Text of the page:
The legislature’s Public Safety Commitee will hear testimony Tuesday on Gov. Dannel P. Malloy’s proposal to end a state mandate that requires the Connecticut State Police to have a minimum of 1,248 troopers.
The minimum staffing level was imposed in 1998, but has never been met and the Malloy administration maintains that it’s “arbitrary.”
However, the head of the state police union says it should be independently studied. The union recently received a favorable ruling from a Superior Court judge who agreed the current law is a requirement.
Click here to read our previous report on the issue.
The public hearing will be held at 11 p.m. by the Public Safety Committee in room 2E of the Legislative Office Building.
Later in the afternoon the Labor and Public Employees Committee will hear testimony of the Democratic majority’s proposal to increase the minimum wage to $9 an hour this year, and $9.75 next year.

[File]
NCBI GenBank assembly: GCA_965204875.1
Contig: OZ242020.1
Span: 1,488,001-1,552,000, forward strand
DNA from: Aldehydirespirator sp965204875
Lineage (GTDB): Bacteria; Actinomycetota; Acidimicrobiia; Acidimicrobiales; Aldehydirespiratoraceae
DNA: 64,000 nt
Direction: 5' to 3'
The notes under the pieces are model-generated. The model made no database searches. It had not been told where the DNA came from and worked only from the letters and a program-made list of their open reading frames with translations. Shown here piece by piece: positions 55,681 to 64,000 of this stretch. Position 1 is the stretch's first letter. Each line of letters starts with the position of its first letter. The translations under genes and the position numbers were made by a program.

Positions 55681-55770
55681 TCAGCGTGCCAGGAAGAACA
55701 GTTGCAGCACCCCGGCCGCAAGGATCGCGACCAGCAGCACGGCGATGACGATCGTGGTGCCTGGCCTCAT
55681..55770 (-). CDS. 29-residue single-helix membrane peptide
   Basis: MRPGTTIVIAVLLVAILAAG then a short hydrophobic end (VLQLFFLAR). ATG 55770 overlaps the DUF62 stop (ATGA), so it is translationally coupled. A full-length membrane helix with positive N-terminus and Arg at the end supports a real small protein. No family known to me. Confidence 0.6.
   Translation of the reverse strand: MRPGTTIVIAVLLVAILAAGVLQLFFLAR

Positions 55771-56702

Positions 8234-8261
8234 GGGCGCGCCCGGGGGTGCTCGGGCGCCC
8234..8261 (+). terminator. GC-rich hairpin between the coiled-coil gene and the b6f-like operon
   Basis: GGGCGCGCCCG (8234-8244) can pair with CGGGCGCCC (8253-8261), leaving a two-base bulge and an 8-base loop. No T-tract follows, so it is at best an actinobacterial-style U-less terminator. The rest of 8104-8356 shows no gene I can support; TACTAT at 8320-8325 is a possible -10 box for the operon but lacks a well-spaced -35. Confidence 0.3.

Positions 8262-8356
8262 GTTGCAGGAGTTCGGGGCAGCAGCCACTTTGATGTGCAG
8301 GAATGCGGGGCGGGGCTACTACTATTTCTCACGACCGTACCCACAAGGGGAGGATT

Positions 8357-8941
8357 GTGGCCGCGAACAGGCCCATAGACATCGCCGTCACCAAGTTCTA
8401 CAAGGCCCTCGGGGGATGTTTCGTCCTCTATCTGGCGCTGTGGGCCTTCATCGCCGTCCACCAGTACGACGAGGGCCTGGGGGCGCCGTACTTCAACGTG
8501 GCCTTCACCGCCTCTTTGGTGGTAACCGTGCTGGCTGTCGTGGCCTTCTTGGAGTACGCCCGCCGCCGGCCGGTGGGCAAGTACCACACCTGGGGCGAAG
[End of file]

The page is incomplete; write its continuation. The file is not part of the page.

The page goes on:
After that the wage would rise automatically as the Consumer Price Index rises, according to House Speaker Chris Donovan.
The bill would also eliminate the tip credit, which is the $5.69 per hour paid to restaurant servers who receive tips.
The Connecticut Restaurant Association is opposing the bill because it claims that if you have 20 servers who work a total of 24 hours a week then restaurants will have to pay $100,000 more per year in order to meet salary and that’s before taxes. Eliminating the tip credit would mean an automatic $4.06 per hour wage increase for servers, but will likely put some restaurants out of business.
The bill also makes sweeping changes to the penalties for failure to pay minimum wage. The penalty would increase from twice the amount to triple the amount and would not include wages already paid.
The penalty would increase from twice the amount to triple and would not provide an offset for wages already paid.
Click here to read our previous report.
The public hearing will be held 2 p.m. in room 1B of the legislative office building.